PRINT November 2018

The Price of Intimacy

The German writer and ethnographer Hubert Fichte (1935–1986) refused the constraints of custom and genre: His books combine autobiography, journalism, critique, and poetic avant-gardism with an ethnological practice that rejected the idea that research could be “pure.” Besides focusing on hunger, torture, human rights, and bisexuality, he made travel central to his work, turning his back on post-fascist Germany and increasingly spending time in Africa, Latin America, and the Caribbean in pursuit of encounters with and the study of non-European cultures. His dream, meanwhile, was of a global gay utopia. The political implications of this combination are complicated; Fichte tried to address them through a third-person alter ego who makes possible both incisive self-critique and reflections on its lack. His work is thus a precursor and an irritant to current debates in postcolonial and queer studies, as well as theories of identity politics and artistic research.Since 2017, Diedrich Diederichsen and curator Anselm Franke (with many partners and collaborators) have been organizing a multiyear project titled “Love and Ethnology,” which involves translations of Fichte’s books as well as exhibitions and events in locations where they are set. So far, the venues include Lisbon; Rio de Janeiro; Salvador de Bahia, Brazil; Santiago, Chile; and Dakar, Senegal, which will be followed by New York this December and a major exhibition and conference at Berlin’s Haus der Kulturen der Welt next fall. Diederichsen and Franke seek both to reverse the relationship between Fichte and his subjects across the distances of time and place and to situate his work within the context of post-1968 experimentalism. Here, Diederichsen reflects on the contradictions generated in Fichte’s writing and how they can be made productive today. If the question is, What can we learn from Fichte? the right place to start is with that thorny word we.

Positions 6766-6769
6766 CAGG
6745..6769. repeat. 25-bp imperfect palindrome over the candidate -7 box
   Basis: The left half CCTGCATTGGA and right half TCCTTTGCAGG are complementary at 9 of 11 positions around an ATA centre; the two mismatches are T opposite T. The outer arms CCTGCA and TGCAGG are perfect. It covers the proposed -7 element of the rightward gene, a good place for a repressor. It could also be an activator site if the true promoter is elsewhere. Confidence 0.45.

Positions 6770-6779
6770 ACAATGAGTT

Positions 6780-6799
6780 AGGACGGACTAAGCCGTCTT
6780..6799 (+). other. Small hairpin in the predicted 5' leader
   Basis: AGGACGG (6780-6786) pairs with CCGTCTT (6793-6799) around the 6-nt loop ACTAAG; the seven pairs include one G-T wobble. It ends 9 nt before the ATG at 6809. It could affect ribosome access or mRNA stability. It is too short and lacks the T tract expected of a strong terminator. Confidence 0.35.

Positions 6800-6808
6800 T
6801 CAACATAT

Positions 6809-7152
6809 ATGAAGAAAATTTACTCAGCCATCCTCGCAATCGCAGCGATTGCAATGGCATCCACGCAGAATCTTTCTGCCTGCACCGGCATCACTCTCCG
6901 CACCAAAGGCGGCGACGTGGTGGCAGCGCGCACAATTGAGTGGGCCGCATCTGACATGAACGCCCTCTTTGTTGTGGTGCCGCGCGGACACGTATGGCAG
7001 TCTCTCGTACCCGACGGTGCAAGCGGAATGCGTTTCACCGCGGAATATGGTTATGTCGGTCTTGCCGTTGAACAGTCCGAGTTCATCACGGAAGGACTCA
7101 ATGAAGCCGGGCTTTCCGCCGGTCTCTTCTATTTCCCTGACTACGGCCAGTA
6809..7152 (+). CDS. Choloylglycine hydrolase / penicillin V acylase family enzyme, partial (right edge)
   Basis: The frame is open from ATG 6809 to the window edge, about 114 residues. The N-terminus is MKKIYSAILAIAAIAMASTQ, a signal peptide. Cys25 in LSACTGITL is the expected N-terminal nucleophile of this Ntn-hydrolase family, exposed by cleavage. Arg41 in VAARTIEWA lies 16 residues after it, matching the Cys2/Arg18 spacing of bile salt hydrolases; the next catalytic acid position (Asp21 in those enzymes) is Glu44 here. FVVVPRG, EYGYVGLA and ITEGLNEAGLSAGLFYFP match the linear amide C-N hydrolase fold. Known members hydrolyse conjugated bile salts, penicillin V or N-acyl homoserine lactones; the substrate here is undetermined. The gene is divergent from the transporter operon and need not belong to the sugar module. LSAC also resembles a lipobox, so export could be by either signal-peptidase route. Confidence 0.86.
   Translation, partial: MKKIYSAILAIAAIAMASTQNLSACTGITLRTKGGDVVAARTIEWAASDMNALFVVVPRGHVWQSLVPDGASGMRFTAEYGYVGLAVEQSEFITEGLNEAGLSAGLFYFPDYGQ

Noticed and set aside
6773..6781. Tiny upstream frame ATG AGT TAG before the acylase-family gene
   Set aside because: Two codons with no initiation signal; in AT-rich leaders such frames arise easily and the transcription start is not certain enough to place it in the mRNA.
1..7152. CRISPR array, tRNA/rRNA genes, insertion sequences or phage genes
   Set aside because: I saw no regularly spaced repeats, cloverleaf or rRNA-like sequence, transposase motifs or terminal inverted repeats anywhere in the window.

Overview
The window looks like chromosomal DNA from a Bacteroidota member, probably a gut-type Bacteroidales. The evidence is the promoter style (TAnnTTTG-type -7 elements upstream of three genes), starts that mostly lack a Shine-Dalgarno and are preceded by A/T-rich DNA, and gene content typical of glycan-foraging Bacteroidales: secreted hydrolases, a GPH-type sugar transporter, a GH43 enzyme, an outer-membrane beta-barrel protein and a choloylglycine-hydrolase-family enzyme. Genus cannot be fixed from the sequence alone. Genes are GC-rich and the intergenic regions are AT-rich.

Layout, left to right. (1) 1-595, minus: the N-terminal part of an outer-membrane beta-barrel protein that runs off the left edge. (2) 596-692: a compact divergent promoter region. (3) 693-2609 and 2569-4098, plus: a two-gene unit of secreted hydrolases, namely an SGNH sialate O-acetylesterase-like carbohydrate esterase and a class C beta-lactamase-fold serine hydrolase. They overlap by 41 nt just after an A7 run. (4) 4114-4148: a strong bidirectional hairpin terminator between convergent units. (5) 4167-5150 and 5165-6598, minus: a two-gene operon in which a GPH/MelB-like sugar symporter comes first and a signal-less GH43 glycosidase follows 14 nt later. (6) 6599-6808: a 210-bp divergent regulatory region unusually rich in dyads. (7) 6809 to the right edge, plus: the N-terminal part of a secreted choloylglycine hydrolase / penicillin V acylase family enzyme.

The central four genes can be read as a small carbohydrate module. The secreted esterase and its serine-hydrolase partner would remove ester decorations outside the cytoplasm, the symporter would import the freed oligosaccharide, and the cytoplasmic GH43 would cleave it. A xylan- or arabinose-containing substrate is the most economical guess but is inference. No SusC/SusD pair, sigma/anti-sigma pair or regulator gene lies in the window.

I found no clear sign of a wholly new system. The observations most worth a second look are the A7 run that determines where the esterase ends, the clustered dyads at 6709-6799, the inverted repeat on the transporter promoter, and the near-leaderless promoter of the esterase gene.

Hubert Fichte and Peter Michel Ladiges, 1974. Photo: Leonore Mau. © bpk/S. Fischer Stiftung/Leonore Mau.

Writing the way you speak

A kind of diary—ten years after the events

An interview with myself

Skillfully spontaneous

Whatever else, no art


No psychological coherence

No equivalents

—Hubert Fichte, Hotel Garni (1987)

WE WHO WISHED to prepare the ground for decolonization remained colonial ourselves. This variation on Bertolt Brecht’s famous line “We / Who wished to lay the foundation for gentleness / Could not ourselves be gentle” applies to episode after episode in the history of European ethnology—not least among them the experimental and poetic attempts by Hubert Fichte to go beyond ethnological practices and overcome his Western, German background in an all-encompassing search for powerful and tender, sexual and sensitive encounters with people all over the world, writing about them mainly in novels but also in essays and radio plays. His preferred

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